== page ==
Perhaps JPMorgan Chase is just too rich and powerful to care. It was certainly caught unawares. Presumably, executives in Europe failed to warn the bosses back in New York that a multi-billion-dollar plan to change the face of European football for the benefit of a dozen or so super-rich club owners risked igniting a political firestorm.
As the financial backer for the European Super League, the bank might now draw some comfort from the fact that the idea collapsed so quickly under the weight of protest. It is not often that Boris Johnson, the UK prime minister, and Emmanuel Macron, the French president, agree on anything, but the view from Downing Street and the Elysée was the same.
Here were a bunch of Wall Street globalists seeking to reorganise Europe’s most popular game without the slightest regard for the views or interests of its managers, players and supporters. At least JPMorgan Chase can now set about limiting the reputational damage.
But you have to wonder what the bank was thinking when it agreed to underwrite the new competition to the tune of €3.25bn, with each of the members promised an initial payment of between €200m and €300m. Twelve clubs had already signed up.
No one at JPMorgan Chase apparently had read the letter to shareholders written by its chair and chief executive Jamie Dimon in the bank’s latest annual report. Published only this month, the letter showcased Dimon’s well-publicised efforts to position the bank as a leader in the brave new world of socially responsible and sustainable capitalism.
He placed particular emphasis on the alignment of the bank’s values with those of the “communities” in which it operates across the globe: “As you know, we have long championed the essential role of banking in a community — its potential for bringing people together, for enabling companies and individuals to reach for their dreams.”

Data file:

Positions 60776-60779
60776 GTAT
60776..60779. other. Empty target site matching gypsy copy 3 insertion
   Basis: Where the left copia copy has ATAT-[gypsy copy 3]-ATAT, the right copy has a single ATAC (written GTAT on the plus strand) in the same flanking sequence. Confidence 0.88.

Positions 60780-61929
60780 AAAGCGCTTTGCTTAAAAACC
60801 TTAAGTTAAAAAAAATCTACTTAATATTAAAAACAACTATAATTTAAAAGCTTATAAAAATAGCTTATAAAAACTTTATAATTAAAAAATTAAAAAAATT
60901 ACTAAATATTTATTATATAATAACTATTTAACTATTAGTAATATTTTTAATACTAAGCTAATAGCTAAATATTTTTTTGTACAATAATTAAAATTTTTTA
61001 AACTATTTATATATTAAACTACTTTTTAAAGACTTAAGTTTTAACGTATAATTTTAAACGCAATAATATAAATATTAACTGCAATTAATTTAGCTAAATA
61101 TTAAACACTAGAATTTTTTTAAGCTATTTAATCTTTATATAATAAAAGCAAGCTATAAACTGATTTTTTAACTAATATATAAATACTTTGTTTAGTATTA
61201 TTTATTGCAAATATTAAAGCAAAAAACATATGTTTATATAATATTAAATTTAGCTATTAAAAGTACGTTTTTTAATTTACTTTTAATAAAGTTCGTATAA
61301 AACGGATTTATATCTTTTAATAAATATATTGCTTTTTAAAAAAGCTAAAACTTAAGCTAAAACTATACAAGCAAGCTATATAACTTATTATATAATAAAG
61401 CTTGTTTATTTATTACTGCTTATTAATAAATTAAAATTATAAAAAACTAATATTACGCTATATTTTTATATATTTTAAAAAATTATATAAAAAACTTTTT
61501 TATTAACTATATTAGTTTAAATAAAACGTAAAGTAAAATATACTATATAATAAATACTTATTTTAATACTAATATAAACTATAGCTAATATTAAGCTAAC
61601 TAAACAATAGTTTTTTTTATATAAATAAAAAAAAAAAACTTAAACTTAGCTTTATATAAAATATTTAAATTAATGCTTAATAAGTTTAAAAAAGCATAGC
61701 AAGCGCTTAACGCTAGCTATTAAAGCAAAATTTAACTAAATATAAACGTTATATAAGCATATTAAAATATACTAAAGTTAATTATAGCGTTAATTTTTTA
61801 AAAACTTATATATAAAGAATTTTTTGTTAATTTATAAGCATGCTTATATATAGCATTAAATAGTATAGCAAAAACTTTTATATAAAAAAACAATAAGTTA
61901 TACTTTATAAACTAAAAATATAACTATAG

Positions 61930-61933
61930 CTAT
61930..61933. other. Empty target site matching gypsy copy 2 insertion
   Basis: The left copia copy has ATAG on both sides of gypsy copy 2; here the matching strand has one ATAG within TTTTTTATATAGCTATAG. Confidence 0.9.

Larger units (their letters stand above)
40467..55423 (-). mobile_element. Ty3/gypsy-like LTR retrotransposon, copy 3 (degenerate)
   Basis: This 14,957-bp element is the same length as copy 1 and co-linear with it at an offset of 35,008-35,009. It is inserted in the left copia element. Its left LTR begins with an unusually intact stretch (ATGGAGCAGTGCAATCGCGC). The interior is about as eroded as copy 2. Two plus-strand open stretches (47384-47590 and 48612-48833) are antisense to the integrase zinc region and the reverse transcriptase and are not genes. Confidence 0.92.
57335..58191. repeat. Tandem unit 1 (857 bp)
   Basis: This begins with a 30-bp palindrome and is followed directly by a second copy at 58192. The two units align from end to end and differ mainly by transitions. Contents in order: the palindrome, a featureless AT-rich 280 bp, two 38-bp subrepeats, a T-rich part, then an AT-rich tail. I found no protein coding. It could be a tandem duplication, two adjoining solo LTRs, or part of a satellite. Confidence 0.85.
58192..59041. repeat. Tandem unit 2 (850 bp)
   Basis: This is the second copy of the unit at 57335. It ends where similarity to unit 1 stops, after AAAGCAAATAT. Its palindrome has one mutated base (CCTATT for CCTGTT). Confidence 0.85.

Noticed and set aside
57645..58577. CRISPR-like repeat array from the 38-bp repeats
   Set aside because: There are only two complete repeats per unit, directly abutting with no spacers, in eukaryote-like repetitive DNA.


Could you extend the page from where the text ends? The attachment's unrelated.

Tell that to the players and supporters of such hallowed institutions as Manchester United and Liverpool, and to the communities in which these great teams grew up. The plan to supplant the present Champions League with a “closed” competition between Europe’s richest clubs promised to tear up the game’s traditions, destroy its competitive spirit and mock the towns and cities in which the teams are rooted.
Never mind “communities”. Here was an arrangement that illustrated perfectly everything that is wrong with anything-goes globalisation. The new league was designed with a single purpose: to extract for wealthy owners a still bigger share of the income from broadcasting rights and to ensure that their returns were stable by eliminating the risk of any club falling out of the competition.
The flip side was that it would have extinguished the game’s competitive impulse. This is what makes football exciting — open tournaments that reward success on the pitch with a shot at reaching the top and, along the way, take down the mighty when their performances fade. In the new scheme of things local fans — those “communities” again — would be relegated to second place behind lucrative digital subscribers thousands of miles away. The “left-behinds” the fans might have been called.
The pandemic, which has wrecked the finances of many sports, played its part. And four of the 12 clubs who had signed up have American owners. Perhaps they assumed that a closed system that seems to work for baseball and American football could be transplanted on the other side of the Atlantic. But then that is one of globalisation’s conceits. You should be able to sell the same thing everywhere.
I still hear people profess themselves perplexed by the rise of populism. There really is no mystery. The insurrections against elites have been rooted in a perception — often a fair one — that the system was rigged. The rich pocketed the gains of globalisation and of technological advance while those lower down the scale were obliged to take on the economic insecurities. Unfettered capitalism trampled on tradition and disregarded the interests of local communities.
The Super League club owners proposed to apply this formula to European football. In the description of Aleksander Ceferin, the president of the European game’s governing body, Uefa, the plan was to create “a closed shop run by a greedy, select few”. Just about everyone with a role or a passing interest in what is called the beautiful game agreed with him. Dimon may now like to ask himself just how JPMorgan Chase found itself on the wrong side of this argument.